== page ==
The financial structure of a company is the mix of financing types that are used to invest in resources and fund operations.
Types of Financing
Bring in new funds for investment and operating capital by borrowing. Borrowing can take on many forms such as bank lending and bond issues. The types of borrowing also vary by terms such as short term and long term debt.
Pros: Existing shareholders are not diluted. Interest may be tax deductible (US taxes).
Cons: Debt payments may cut into cash flow necessary to keep the business running. Risk of default may result in equity holders losing their investment.
Bring in new investment in exchange for equity.
Pros: New funds for investment and to fund operations. No debt payments.
Cons: Dilution of existing shareholders. No tax deduction.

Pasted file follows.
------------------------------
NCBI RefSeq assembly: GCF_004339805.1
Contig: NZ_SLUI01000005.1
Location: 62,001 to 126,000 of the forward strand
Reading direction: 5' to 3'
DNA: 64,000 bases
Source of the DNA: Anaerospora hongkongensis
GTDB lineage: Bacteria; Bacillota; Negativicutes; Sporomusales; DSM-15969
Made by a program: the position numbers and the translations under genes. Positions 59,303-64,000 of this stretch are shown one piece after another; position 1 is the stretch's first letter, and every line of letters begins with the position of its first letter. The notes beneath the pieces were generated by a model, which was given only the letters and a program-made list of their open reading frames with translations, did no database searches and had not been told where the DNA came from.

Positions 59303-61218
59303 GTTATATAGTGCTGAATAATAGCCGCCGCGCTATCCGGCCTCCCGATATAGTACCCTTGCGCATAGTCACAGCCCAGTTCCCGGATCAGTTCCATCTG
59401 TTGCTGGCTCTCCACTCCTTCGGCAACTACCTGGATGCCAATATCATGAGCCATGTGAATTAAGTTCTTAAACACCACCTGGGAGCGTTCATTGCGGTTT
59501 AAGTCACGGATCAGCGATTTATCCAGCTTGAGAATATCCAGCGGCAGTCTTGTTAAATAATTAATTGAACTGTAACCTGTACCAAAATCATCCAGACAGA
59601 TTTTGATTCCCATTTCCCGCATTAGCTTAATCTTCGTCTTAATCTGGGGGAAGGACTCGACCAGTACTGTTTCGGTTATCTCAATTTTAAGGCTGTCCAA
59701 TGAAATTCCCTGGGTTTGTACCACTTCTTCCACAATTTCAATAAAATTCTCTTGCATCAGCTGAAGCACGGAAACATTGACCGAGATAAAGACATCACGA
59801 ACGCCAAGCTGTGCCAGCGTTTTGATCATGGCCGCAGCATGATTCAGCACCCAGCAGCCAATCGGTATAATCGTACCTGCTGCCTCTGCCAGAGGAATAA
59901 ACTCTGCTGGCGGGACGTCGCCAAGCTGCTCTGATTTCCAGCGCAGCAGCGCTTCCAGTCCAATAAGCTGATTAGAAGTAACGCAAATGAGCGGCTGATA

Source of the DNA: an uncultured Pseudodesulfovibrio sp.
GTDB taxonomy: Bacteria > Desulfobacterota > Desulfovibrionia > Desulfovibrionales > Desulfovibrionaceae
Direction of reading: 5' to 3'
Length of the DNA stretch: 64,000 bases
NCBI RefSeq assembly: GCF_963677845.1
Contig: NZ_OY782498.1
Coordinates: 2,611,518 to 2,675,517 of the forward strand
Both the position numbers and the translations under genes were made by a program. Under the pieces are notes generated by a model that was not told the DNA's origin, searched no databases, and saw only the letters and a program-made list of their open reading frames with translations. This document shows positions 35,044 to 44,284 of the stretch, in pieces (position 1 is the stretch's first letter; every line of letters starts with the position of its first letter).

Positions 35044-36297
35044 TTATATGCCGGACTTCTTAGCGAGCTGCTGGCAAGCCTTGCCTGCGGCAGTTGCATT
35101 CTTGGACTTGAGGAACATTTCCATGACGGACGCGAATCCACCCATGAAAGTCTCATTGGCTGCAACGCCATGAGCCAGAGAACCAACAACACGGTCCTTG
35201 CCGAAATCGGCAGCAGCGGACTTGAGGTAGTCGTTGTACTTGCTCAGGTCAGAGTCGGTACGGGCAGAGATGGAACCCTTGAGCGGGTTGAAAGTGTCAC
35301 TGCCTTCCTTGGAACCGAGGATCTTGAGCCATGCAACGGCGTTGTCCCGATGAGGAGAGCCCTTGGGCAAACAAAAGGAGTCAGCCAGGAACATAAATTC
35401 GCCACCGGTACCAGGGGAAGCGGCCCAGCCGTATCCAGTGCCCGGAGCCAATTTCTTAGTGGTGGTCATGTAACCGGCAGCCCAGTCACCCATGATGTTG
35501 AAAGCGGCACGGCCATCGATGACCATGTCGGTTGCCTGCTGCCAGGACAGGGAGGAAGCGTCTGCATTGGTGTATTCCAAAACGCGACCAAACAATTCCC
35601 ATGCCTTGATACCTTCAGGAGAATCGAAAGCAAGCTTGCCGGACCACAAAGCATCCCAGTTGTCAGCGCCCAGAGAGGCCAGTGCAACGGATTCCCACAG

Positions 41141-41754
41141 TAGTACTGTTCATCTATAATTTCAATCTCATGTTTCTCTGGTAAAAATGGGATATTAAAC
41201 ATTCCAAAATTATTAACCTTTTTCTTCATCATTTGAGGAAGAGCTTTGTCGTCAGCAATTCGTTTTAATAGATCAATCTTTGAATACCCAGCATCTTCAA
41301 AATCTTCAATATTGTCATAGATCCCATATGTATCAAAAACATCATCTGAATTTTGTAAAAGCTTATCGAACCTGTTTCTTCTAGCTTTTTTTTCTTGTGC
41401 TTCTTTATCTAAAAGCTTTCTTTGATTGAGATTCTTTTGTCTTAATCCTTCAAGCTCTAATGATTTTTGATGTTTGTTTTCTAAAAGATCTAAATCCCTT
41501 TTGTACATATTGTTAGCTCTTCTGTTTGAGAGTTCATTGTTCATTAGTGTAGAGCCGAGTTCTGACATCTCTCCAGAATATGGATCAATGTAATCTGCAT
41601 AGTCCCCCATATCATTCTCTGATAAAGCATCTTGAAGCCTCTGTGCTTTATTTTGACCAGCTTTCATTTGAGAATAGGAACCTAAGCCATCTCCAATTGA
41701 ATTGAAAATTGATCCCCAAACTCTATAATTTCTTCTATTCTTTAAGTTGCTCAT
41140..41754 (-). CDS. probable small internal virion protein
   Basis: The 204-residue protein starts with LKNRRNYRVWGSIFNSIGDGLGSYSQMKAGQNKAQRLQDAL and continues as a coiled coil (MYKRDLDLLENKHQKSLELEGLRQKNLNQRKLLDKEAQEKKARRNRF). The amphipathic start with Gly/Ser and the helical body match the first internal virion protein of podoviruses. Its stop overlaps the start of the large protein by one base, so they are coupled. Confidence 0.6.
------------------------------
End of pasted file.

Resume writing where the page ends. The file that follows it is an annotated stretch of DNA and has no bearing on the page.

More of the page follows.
Refinancing can be used to change the financial structure of a business. Refinancing can fall into two categories:
- Injecting new capital into the company for expansion or to finance ongoing operations.
- Changing the financial structure of the company.
New capital may be needed for growth, or to cover operating losses for a company having difficulties. The new capital may come from debt or equity.
Changing the financing structure involves a change in financing policy. For example, a company may decide to increase its debt to equity ratio by taking on new debt and using it to buy back stock.
Conversely, a company may sell equity and use the proceeds to pay off debt.
Companies that go through bankruptcy, and survive, will by necessity undergo refinancing.
A change in dividend policy can be used indirectly to change the financing structure. For example, instead of paying dividends, the funds can be used to pay down debt or buy back stock which will change the debt to equity ratio.